The aviation industry should be included in the ETS without any exemptions, incorporating all climate effects as CO2e to the best of our scientific knowledge.
Direct off-setting by the <irline industry will not lead to a reduced number of ETS certificates needed.
Ships operating in or entering European waters must pay a carbon price. This shall apply to all vessels with a gross tonnage of more than 5,000 on a per-voyage berthing fee paid to the port authorities.
Agricultural emissions from livestock and soil should be taxed at the source because they are local and fragmented.
Other non-sector-specific emissions in the agricultural sector (such as electricity and tractor fuels) will be covered by the ETS
mid- or upstream.
Empower citizens to contribute easily to the green transition by providing free access to energy grids and removing private feed-in caps.
Promote the liberalisation of electricity markets, especially at the retail level; citizens should switch to green power suppliers through transparent pricing and reduced switching barriers to guarantee effective market competition.
Separate the ownership of power generation, transmission, distribution, and retailing and allow direct bilateral agreements between suppliers and consumers.
Promote the total phase-out of coal by 2030 (lignite by 2025), prohibit new permits to drill for fossil fuels, and eliminate flaring immediately
80% of all known fossil fuel reserves should be left in the ground.
The advertising of fossil fuel products should be prohibited, similar to bans on cigarette
Support intensified deployment of smart electricity grids at the European level to provide a stable and clean energy system based on volatile electricity generation.
Relevant grid data should be available from system operations to encourage innovation in clean-tech.
Introduce an EU-wide infrastructure of high voltage “electricity motorways” and storage systems, funded by the EU budget, to facilitate an integrated
renewable energy system via both load balancing and energy transport across countries and large distances.
Simplify regulation for approvals and embrace participatory financing schemes for RES infrastructure to accelerate RES deployment and make citizens and
municipalities benefit financially.
Enable and advocate for decentralised and autonomous energy generation as well as supply and regional distribution structures. Installation of energy storage at home and on the grid level should be promoted through incentives or tax deductions.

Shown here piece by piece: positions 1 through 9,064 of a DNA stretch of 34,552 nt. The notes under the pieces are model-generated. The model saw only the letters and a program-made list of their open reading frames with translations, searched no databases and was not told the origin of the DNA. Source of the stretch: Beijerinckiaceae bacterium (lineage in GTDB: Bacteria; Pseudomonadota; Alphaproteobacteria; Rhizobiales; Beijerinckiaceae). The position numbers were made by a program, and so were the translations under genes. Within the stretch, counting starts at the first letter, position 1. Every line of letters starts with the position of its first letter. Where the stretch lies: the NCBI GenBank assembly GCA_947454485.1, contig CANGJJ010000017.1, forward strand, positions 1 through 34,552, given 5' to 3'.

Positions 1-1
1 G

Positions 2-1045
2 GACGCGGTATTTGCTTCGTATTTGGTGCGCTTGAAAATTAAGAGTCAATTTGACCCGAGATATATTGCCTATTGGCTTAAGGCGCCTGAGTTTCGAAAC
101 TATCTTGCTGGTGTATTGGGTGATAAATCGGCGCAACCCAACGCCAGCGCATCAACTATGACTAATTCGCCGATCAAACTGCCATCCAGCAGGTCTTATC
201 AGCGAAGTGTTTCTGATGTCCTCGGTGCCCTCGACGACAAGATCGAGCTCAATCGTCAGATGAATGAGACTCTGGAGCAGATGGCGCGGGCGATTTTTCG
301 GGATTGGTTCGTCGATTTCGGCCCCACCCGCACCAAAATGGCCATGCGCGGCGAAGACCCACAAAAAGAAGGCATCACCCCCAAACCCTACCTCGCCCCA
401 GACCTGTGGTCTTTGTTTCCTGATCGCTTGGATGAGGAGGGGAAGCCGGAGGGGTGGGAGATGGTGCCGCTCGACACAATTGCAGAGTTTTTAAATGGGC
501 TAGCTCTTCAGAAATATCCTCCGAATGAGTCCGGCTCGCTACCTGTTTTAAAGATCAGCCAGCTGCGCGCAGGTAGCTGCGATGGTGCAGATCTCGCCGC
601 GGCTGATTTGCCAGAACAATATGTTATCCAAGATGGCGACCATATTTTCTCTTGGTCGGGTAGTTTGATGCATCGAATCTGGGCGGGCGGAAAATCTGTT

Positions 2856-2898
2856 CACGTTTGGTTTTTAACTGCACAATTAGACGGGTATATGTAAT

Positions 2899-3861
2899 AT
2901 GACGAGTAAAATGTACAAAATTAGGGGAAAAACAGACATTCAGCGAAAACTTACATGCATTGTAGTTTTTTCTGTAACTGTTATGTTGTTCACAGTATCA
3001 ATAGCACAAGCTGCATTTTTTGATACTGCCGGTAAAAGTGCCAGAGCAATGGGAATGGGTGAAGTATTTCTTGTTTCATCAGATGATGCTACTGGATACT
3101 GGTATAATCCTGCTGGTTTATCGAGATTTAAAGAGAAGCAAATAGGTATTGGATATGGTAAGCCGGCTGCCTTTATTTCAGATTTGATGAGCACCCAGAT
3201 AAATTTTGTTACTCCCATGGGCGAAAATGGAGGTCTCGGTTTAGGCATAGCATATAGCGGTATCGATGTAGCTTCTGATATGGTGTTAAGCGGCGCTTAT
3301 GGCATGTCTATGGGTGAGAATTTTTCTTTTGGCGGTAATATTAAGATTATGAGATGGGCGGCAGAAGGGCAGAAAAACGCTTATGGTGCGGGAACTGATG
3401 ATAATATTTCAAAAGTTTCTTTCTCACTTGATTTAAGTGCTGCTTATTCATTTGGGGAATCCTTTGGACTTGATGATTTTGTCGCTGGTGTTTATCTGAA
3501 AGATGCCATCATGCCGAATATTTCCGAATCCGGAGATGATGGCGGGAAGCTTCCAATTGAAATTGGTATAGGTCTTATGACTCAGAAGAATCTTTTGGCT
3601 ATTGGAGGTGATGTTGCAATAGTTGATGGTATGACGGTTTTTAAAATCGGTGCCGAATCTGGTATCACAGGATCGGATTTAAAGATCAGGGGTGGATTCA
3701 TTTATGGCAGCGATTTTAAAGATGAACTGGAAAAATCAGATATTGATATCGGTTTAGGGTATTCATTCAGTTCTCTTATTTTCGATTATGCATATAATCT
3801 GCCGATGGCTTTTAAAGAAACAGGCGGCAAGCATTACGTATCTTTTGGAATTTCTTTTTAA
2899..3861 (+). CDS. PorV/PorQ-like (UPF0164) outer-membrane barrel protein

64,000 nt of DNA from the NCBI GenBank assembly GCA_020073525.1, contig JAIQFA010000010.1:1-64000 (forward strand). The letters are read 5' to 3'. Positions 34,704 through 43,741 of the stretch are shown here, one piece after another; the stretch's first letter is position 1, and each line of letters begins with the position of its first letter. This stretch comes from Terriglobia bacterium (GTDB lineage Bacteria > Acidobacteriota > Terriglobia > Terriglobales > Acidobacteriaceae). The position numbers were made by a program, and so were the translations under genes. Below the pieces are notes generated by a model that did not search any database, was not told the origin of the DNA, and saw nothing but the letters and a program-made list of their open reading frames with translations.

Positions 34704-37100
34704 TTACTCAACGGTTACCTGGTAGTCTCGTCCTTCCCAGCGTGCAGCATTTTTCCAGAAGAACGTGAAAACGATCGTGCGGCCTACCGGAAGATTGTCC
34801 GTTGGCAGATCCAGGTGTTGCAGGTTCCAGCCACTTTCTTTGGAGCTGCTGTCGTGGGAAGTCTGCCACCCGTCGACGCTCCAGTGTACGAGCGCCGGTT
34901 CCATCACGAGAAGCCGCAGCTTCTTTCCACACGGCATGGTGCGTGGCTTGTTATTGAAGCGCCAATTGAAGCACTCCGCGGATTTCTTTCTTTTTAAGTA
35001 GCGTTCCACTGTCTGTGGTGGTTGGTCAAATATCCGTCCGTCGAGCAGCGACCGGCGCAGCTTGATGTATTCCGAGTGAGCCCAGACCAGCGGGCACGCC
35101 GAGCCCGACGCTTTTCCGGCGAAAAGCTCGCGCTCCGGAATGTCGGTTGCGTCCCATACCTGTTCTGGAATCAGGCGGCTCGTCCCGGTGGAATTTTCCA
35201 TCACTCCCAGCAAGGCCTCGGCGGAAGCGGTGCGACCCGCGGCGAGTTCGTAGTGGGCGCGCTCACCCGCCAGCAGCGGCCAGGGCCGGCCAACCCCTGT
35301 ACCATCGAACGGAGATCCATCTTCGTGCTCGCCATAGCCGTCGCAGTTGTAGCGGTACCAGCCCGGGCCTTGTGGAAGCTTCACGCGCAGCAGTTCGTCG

Volt does not see biofuels as a solution for widespread use as long as large plantation schemes cause serious second-order environmental risks such as deforestation and food crop competition.
But without alternatives of the same energy density, biofuels may be necessary for certain applications. In those cases, Volt thus supports its sustainable use and corresponding research and development.
Ensure sustainable practices for biomass production by encouraging local
sourcing, the use of waste biomass, and avoiding damage to the local
environment or inefficient energy crops competing with food. The EU’s Renewable Energy Directive has to be reformed to avoid uncompensated wood harvesting for bioenergy production.
Bioenergy for energy production should thus remain within adequate sustainable limits.
Read more here www.voltdanmark.org/en/nuclear
Volt Danmark wants nuclear power to be developed and part of the solution to reduce CO2 and achieve climate neutrality. Volt wants a carbon-neutral Europe, and nuclear power is a stable source of energy that is already replacing fossil fuels.
As we face major climate challenges, energy policy must not be biased. We in Volt welcome an open, informed and real public debate on the future of energy production!
Technologically, we should not stand in the way of developing next generation reactors and, internationally, we should not stand in the way of nuclear power developing further.
To phase out fossil fuels, other forms of energy must replace oil, coal and gas.
But in spite of continued investments in wind and solar, these weather-dependent energy sources are not enough.
This chart shows how little electricity is provided by onshore wind, solar and offshore wind compared to the large, stable energy sources such as hydro, nuclear, coal, oil and gas.
A 1985 law prevents the construction of nuclear power plants in Denmark.
But the law should not stop research and development of nuclear technology - and the law should not silence a public debate based on science and focusing on the climate crisis and the world's electricity needs.
Nuclear power is a stable energy source and requires international cooperation
The European energy grid is part of the solution, so when we think about electricity production in Denmark, we need to think about how we interact with the rest of Europe.
Not all countries can work with solar and wind and therefore look to nuclear, including the Czech Republic. Energy policy is international.
And when we overproduce wind in Denmark at night, it feeds into Germany's and Norway's energy grids when we sell cheap.
Denmark then buys electricity from hydro-Norway, imports biomass from Estonia and burns waste and natural gas to ensure stable energy sources in the Danish electricity grid.
Fredericia var uden strøm juleaften
That is why it is critical when Danish, Austrian and German politicians intervene to prevent Eastern European countries from increasing nuclear power in their energy mix. The focus should be on strengthening security and increasing CO2-free electricity production.
Tysklands valg giver problemer i Polen